TORONTO (AP) — Potash Corp. is cutting more than 1,000 jobs, about 18 percent of its workforce, because of slumping demand for potash and phosphate, two key fertilizer ingredients.
The Saskatchewan-based company said Tuesday it will cut 440 jobs in its home Canadian province of Saskatchewan, 130 in New Brunswick, 350 in Florida, 85 in North Carolina, and 40 in other U.S. regions and Trinidad.
The company controls more than 25 percent of the world's supply of potash, which helps farmers boost crop production.
Potash CEO Bill Doyle says they must make steps to run a sustainable business.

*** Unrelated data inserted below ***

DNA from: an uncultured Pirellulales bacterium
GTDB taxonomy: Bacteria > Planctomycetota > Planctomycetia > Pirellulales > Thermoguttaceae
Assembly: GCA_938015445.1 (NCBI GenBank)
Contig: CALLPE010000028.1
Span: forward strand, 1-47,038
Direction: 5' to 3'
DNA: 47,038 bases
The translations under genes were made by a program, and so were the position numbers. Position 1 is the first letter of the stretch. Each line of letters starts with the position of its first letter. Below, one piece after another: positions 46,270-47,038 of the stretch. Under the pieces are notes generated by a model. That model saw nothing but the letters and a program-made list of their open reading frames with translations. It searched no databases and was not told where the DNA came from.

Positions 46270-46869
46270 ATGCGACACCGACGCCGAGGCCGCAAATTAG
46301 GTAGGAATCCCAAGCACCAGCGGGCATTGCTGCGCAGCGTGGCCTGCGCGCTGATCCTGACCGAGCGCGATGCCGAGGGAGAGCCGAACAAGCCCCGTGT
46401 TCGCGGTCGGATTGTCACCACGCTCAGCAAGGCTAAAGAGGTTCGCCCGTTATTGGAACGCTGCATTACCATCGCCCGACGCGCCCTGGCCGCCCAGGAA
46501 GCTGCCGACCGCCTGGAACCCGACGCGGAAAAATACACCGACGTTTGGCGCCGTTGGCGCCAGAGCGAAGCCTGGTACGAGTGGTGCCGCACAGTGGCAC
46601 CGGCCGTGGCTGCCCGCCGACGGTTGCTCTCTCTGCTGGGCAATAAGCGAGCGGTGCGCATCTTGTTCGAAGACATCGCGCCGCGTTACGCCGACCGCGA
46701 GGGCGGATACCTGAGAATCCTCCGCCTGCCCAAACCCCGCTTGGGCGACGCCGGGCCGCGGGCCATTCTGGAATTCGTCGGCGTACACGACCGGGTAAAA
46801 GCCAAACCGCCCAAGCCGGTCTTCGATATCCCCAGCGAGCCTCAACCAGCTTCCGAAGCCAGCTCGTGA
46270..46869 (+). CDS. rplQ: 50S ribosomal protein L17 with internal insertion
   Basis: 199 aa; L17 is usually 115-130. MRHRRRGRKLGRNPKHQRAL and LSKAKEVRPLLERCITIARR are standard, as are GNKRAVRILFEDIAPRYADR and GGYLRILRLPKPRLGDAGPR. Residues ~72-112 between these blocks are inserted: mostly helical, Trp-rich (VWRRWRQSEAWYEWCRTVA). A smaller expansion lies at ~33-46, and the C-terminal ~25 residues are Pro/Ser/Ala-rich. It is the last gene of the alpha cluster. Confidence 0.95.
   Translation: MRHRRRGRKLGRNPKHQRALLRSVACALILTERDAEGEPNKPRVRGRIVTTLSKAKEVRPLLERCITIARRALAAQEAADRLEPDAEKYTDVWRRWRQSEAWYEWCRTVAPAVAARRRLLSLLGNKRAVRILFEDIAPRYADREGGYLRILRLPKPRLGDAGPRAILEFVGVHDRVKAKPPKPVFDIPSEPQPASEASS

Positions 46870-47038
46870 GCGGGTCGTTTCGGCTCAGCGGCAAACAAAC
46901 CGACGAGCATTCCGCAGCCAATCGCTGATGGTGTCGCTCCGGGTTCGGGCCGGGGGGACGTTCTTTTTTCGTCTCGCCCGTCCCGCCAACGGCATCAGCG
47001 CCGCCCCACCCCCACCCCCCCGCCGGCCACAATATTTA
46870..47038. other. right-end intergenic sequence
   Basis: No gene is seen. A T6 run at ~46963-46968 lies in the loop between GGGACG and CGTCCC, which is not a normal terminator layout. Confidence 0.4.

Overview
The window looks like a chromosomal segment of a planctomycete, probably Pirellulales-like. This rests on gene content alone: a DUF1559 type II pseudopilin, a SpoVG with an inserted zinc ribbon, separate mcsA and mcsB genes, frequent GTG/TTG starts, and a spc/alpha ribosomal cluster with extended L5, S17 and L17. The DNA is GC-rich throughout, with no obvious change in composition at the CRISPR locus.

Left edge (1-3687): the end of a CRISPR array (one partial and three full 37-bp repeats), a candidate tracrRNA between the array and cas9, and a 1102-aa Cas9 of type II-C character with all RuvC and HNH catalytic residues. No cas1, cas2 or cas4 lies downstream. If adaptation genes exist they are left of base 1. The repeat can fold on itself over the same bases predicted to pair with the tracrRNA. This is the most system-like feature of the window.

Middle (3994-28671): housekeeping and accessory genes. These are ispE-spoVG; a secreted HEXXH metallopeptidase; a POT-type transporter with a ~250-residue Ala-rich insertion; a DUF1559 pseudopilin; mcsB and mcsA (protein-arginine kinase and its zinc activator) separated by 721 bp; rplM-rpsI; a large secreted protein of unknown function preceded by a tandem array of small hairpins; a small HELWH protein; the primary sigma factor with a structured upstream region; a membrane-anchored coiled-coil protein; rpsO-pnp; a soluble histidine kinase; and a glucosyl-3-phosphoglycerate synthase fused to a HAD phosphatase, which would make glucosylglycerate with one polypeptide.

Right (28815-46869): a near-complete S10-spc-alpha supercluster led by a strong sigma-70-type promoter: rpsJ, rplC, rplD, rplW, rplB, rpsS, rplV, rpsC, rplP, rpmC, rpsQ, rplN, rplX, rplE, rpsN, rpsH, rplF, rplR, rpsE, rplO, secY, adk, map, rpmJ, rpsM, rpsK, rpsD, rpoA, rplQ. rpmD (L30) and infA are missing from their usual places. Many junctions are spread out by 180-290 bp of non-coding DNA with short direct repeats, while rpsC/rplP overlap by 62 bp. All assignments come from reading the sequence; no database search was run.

Shares of nutrient companies were hammered this year after news that a big Russian fertilizer company would stop cooperating in a pricing cartel.
Potash has been selling for around $300 per ton, about $100 less than earlier this year.
What was once a little-known resource became a symbol of national pride in Canada in 2010 when the Canadian government rejected Anglo-Australian BHP Billiton's $38 billion foreign takeover of Potash Corp. Potash Corp. is one of the Saskatchewan's largest revenue-generating companies.
Saskatchewan Premier Brad Wall said the government would help those affected find work in other sectors.
Wall noted that BHP Billiton and K+S are building potash mines in Saskatchewan and their plans have not changed.